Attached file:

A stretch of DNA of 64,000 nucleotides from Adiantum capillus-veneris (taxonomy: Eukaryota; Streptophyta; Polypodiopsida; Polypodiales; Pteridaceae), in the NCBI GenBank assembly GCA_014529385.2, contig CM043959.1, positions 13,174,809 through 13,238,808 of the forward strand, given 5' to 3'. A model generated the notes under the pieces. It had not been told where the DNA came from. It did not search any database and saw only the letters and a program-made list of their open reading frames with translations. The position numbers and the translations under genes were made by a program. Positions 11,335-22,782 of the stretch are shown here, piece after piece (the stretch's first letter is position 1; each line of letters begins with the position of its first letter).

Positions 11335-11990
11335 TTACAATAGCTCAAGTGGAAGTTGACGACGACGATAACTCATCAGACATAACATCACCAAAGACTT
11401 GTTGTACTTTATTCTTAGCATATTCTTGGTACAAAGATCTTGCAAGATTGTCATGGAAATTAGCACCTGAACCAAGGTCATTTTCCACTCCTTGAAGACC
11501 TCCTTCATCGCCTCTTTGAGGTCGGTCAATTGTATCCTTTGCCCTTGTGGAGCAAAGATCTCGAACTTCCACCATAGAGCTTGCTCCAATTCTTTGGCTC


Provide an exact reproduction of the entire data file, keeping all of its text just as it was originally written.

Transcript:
A stretch of DNA of 64,000 nucleotides from Adiantum capillus-veneris (taxonomy: Eukaryota; Streptophyta; Polypodiopsida; Polypodiales; Pteridaceae), in the NCBI GenBank assembly GCA_014529385.2, contig CM043959.1, positions 13,174,809 through 13,238,808 of the forward strand, given 5' to 3'. A model generated the notes under the pieces. It had not been told where the DNA came from. It did not search any database and saw only the letters and a program-made list of their open reading frames with translations. The position numbers and the translations under genes were made by a program. Positions 11,335-22,782 of the stretch are shown here, piece after piece (the stretch's first letter is position 1; each line of letters begins with the position of its first letter).

Positions 11335-11990
11335 TTACAATAGCTCAAGTGGAAGTTGACGACGACGATAACTCATCAGACATAACATCACCAAAGACTT
11401 GTTGTACTTTATTCTTAGCATATTCTTGGTACAAAGATCTTGCAAGATTGTCATGGAAATTAGCACCTGAACCAAGGTCATTTTCCACTCCTTGAAGACC
11501 TCCTTCATCGCCTCTTTGAGGTCGGTCAATTGTATCCTTTGCCCTTGTGGAGCAAAGATCTCGAACTTCCACCATAGAGCTTGCTCCAATTCTTTGGCTC